Rating : 5 /10
Release Date : 25th March, 2016
Time : 126 minutes
Director : Nishikant Kamat; Co-Writer : Ritesh Shah, based on the Korean film ‘The Man From Nowhere’; Music : Various
Starring : John Abraham, Nishikant Kamat, Diya Chalwad, Kazu Patrick Tang, Sharad Kelkar, Nathalia Kaur, Shruti Haasan
Some great action – mostly fist and knife fights – and an unflinching performance by John Abraham in the title role, cannot paper over the cracks in the storyline / the predictability of it all. There is nothing you haven’t already seen – drugs, women, child kidnapping and organ trafficking – it’s only just gorier…
John runs a pawn shop in Goa. He’s seen better days, as seen by images of him cavorting around with Shruti Haasan in Seychelles. Now, as a neighbor, he has a druggie nightclub dancer, Anna, who doesn’t like the fact that her seven-year-old daughter, Diya, is getting friendly with him. Anna, though does something stupid – tries to steal drugs from the mafia. That too at a time when the cops, led by Sharad Kelkar, are putting the squeeze on all the rackets in Goa. This places her life and that of her daughter at risk, especially from the owner of the drugs, Nishikant Kamat and his henchmen, including Patrick Tang – with only Rocky to try and save them.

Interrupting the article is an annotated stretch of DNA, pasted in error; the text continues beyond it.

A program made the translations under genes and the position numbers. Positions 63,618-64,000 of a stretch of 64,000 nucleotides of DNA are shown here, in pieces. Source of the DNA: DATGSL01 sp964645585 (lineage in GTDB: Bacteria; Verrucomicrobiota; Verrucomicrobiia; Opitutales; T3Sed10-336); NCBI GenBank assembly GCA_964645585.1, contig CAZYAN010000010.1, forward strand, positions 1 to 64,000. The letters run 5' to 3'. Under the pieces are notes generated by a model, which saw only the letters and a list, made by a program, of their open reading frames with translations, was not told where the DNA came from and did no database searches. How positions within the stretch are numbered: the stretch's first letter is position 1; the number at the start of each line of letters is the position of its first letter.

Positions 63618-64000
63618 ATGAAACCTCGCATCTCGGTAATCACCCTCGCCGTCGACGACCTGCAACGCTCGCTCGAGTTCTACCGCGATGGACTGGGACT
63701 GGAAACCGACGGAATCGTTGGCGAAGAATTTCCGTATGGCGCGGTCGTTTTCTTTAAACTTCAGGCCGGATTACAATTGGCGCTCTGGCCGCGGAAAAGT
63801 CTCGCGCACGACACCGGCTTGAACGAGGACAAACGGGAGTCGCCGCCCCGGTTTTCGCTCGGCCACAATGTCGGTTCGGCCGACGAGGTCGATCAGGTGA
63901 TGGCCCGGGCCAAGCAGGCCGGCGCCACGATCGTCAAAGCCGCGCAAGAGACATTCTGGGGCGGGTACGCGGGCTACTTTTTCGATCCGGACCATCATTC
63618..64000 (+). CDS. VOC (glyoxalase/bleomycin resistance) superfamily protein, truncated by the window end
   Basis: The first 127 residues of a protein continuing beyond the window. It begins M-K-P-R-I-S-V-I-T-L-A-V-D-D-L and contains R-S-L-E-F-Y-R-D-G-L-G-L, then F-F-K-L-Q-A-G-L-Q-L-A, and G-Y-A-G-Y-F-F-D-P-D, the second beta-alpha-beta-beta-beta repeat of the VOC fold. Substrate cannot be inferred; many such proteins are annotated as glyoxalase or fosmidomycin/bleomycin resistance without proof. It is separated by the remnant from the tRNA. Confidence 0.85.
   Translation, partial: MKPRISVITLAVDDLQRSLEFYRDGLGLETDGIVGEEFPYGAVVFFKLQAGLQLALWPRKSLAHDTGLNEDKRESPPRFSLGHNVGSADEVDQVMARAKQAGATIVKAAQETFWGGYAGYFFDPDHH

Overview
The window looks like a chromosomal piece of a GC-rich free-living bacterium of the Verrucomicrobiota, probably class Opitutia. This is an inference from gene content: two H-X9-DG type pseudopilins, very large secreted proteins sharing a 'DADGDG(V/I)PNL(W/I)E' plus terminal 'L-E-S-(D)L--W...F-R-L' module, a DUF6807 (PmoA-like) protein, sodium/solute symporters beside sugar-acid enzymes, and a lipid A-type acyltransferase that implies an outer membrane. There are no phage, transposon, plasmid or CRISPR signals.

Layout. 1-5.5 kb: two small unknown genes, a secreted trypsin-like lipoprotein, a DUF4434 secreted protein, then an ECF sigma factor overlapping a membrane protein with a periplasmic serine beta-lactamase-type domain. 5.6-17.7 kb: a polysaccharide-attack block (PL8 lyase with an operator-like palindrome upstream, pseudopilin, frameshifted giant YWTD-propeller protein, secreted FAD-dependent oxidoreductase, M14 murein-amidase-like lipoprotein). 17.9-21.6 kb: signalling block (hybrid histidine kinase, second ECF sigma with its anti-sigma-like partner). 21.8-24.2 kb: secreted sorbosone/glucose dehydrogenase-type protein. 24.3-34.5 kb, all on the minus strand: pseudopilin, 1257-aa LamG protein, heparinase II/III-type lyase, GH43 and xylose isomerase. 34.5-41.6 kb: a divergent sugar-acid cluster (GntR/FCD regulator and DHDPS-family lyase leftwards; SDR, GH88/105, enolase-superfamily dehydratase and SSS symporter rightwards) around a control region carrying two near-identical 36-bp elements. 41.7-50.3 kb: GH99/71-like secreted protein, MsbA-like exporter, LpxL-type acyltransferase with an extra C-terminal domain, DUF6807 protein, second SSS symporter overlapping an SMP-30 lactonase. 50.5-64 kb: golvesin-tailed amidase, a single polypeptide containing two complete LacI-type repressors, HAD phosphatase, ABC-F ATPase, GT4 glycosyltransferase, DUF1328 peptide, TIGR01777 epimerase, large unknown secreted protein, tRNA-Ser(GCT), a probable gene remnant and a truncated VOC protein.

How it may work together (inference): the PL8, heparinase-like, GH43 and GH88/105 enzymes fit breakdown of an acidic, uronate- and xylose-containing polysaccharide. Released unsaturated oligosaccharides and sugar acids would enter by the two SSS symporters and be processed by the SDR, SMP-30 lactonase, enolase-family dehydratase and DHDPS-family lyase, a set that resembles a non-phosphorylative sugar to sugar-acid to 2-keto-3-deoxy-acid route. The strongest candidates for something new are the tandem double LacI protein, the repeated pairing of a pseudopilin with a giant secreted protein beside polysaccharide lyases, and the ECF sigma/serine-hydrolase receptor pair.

Most of the gangsters in the film prefer not to carry guns – going for a knife, an axe or even just heavy rods instead – which makes it easy for Rocky, who walloped a room full of cops in 3 minutes, to pick them off one by one. The best sequences involve Tang (who’s worked in films like District B13 and Ong-bak) squaring off one on one with John – those are a visual treat, very slickly done and a great watch.
There is too little of any emotion, though, to make the film rise above mediocrity. Something about the editing (quite disjointed), the way the characters are shown (very uni-dimensional), the way they interact (in terse monosyllabic sentences) that makes for very detached viewing. John is very good – expressions, physique, fluidity of movement – but the others don’t match up. The villains, in particular, come across as caricatures – including, to an extent, Nishikant, who happens to be the sanest of the lot.
It’s an ‘A’ film thanks to the extreme violence, gore shown – and most of it occurs in the dark, in the shadows. You care about the child and her safety, quite naturally – but no character really connects or touches you. Would recommend only for fans of John or the action genre.
Review Written By- Apurv Nagpal Author of Eighteen Plus
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